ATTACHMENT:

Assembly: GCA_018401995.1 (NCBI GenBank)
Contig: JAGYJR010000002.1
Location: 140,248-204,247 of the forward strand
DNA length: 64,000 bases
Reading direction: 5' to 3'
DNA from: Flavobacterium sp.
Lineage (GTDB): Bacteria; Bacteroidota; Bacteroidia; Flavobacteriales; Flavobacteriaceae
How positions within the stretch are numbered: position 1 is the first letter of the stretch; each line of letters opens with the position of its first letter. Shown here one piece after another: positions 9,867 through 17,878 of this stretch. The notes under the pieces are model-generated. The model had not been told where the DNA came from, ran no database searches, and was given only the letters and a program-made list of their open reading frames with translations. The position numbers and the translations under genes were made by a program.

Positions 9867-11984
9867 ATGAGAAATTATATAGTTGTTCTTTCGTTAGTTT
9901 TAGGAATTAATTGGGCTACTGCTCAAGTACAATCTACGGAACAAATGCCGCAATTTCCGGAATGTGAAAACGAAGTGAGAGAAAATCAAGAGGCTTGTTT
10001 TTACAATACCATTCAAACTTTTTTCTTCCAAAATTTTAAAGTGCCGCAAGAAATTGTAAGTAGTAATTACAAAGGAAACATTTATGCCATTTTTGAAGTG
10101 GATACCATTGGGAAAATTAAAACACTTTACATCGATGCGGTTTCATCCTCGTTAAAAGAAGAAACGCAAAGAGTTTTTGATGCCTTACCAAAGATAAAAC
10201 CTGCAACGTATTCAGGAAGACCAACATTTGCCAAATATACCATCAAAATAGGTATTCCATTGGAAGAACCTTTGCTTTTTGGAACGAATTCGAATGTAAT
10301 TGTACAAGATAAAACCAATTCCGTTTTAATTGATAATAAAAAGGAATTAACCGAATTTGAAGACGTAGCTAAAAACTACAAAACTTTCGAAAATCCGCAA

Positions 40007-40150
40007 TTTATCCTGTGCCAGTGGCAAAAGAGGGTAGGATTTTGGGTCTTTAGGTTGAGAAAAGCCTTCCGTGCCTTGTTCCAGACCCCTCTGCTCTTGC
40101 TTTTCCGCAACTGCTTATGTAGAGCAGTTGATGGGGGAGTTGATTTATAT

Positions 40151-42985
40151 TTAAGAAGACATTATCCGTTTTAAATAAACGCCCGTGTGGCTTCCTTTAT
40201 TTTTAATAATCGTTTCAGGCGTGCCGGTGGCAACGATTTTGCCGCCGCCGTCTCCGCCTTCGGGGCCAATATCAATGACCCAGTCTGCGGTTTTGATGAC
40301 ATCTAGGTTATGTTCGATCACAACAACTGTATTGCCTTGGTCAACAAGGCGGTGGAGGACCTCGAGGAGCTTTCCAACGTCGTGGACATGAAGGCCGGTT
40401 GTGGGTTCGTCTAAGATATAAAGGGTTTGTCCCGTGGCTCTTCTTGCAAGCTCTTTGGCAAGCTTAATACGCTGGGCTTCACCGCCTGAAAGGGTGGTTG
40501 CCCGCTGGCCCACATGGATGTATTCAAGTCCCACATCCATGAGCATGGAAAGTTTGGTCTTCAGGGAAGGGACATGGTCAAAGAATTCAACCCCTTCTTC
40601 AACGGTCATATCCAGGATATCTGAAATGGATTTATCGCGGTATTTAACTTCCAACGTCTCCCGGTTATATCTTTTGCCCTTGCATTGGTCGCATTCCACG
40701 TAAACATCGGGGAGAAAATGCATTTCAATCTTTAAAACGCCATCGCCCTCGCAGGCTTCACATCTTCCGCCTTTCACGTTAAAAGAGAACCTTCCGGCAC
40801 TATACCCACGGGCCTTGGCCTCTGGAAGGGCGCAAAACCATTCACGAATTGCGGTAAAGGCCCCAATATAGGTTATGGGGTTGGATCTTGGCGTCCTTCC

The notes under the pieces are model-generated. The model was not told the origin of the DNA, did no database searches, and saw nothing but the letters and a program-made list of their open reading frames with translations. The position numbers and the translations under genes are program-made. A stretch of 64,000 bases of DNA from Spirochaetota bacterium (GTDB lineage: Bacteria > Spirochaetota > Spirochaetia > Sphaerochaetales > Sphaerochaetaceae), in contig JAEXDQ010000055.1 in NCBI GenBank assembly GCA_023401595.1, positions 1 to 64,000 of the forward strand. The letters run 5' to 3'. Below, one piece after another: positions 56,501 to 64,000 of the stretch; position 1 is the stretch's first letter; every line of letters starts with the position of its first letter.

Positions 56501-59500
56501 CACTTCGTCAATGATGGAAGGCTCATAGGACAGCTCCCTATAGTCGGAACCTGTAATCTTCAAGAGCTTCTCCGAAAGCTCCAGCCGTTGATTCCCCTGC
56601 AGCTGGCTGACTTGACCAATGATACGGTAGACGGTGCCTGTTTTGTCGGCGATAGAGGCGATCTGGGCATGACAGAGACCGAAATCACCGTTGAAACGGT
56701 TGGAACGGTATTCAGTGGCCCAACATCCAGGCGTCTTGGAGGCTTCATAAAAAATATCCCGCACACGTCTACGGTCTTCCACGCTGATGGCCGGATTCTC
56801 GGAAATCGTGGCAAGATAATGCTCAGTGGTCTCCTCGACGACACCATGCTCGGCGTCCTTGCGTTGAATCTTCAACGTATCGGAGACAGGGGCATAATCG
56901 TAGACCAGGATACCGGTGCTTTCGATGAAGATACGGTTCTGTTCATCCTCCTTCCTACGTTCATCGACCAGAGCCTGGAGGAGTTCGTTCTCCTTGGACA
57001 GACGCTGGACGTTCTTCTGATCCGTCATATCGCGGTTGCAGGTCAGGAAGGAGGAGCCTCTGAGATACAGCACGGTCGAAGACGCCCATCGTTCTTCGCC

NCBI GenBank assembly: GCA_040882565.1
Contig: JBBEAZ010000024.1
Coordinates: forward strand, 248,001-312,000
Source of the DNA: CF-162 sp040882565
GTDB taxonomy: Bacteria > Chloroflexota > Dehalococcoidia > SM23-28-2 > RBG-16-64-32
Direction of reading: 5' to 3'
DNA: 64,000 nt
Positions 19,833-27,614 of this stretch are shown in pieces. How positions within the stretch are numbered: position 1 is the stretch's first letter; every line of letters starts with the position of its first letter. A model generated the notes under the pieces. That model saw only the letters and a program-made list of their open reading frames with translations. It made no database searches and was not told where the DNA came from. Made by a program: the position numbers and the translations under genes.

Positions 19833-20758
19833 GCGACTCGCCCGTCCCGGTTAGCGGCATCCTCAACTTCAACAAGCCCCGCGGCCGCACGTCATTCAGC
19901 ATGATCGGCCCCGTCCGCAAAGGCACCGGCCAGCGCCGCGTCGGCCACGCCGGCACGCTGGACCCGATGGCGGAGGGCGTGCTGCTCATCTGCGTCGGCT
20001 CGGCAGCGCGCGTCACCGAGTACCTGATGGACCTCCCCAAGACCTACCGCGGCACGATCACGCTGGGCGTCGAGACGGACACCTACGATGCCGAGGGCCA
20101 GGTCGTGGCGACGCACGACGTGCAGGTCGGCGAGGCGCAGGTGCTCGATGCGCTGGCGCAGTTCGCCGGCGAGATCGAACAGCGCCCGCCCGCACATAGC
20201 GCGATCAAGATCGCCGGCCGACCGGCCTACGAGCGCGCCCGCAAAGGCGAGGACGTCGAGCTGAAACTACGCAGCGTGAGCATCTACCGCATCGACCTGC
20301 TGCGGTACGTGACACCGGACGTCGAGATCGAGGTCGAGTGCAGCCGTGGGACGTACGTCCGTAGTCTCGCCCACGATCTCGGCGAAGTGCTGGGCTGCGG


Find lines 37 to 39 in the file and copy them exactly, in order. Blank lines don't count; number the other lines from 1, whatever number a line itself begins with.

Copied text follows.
Contig: JBBEAZ010000024.1
Coordinates: forward strand, 248,001-312,000
Source of the DNA: CF-162 sp040882565